The EU lends its flag to a large fleet of vessels that operate in distant waters, meeting our ever-growing demand for seafood by netting catch as far afield as Greenland the distant Pacific Island States, and in all world’s oceans.
All EU fishing vessels operating in third-country waters or on the high seas need an authorization under the EU’s Fishing Authorisation Regulation (FAR). However, until now it was unknown how many boats operated in these waters, their names, and where and when they were authorised to fish.
WhoFishesFAR discloses this information for the first time ever, making it available to the general public. From 2010 to 2014 at least 15,264 fishing vessels operated under EU flags in external waters using a FAR authorization and are included in this database. The data has been provided by the European Commission and also includes additional information from 2006 to 2020, amounting to 16,336 unique vessels – including 978 licences that were given to third (or non-EU) countries to operate in EU waters.
This data was obtained after an access of information request to the European Commission. The data includes all official agreements, but not private agreements, as the EU Commission itself admits that the EU has no data on these agreements.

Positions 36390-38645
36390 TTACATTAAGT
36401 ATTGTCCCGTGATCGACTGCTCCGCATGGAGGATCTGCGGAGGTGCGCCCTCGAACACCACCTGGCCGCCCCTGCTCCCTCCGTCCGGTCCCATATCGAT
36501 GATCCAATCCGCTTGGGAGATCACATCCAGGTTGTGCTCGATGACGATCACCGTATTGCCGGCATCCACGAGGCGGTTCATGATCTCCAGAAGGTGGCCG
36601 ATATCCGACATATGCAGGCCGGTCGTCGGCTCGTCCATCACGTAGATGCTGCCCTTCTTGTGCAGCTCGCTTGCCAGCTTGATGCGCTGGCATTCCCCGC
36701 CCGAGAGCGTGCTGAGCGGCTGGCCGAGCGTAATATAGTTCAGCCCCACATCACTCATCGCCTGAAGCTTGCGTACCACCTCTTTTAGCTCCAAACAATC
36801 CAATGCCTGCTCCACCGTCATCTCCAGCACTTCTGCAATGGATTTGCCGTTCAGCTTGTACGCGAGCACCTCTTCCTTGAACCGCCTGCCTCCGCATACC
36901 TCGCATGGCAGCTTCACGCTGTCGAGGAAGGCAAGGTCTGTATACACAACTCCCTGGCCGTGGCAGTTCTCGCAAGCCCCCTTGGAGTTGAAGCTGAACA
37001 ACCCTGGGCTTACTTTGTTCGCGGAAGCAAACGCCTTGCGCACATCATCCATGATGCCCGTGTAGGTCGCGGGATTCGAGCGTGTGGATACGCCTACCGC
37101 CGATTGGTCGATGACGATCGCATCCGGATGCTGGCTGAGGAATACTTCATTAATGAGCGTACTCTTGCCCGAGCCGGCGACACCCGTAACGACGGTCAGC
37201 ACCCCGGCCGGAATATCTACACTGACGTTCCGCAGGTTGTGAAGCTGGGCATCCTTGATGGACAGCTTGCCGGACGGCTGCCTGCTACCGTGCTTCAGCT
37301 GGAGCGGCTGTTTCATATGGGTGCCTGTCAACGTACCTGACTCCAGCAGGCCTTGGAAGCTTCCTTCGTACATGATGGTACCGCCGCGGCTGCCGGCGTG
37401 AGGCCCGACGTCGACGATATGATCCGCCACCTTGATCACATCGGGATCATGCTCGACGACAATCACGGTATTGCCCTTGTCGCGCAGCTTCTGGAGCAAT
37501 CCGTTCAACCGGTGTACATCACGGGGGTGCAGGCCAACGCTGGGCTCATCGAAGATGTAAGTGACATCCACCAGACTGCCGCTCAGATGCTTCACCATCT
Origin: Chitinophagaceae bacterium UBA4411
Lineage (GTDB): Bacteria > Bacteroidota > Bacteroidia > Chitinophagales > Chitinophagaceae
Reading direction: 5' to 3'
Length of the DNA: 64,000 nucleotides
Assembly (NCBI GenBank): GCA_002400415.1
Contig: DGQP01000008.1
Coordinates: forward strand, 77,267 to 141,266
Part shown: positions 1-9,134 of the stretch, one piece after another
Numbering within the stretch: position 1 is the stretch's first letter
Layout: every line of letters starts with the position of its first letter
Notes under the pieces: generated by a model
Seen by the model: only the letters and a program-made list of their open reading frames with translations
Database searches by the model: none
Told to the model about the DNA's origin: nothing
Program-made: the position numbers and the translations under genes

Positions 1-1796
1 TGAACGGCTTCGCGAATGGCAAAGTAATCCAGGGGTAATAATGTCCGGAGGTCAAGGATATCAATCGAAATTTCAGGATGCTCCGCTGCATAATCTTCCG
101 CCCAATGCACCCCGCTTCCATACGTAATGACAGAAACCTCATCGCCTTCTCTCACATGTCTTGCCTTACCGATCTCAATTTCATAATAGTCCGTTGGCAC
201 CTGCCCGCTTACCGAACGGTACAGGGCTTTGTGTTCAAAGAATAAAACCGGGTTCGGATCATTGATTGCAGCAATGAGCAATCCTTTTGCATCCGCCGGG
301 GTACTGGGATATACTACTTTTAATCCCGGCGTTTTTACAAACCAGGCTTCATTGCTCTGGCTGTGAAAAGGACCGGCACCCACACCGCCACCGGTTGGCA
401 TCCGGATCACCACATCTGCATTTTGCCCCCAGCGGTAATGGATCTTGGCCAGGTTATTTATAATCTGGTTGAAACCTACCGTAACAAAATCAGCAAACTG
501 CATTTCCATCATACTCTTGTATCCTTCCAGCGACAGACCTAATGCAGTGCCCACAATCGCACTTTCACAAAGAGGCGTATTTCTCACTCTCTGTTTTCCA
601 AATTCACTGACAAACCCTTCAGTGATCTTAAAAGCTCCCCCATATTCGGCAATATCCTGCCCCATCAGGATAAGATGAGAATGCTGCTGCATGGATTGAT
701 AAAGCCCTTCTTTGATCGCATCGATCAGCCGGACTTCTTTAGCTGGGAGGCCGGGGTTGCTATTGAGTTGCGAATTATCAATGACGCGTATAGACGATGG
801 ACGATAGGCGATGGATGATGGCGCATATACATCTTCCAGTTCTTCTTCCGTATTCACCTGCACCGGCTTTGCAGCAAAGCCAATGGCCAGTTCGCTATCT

This website aims to demonstrate the need for institutional transparency and accountability of the activities of the EU fleet activities in waters outside EU. Transparent, accountable and sustainable activities of the EU fleet should be guaranteed no matter where they operate.
The rules governing both the licensing of the European Union’s large fishing fleet operating outside EU waters, and the licensing of non-EU countries’ vessels such as Norway, Iceland and Faroe Islands to fish in EU waters are going to be rewritten. The European Commission came with a proposal on 10 December 2015 called Regulation on the sustainable management of External Fishing Fleets (COM(2015) 636) that will now be put before the European Parliament and Council of Ministers for amendments.
The reform of the FAR must ensure that the activities of the EU fleet and nationals operating outside EU waters are transparent, accountable and sustainable. Otherwise, the EU risks allowing its fleet to be engaged in IUU fishing through legal loopholes. Such fishing deprives coastal communities of income, livelihood and food security, leads to unfair competition for legitimate fishers, and undermines efforts to safeguard global fish stocks.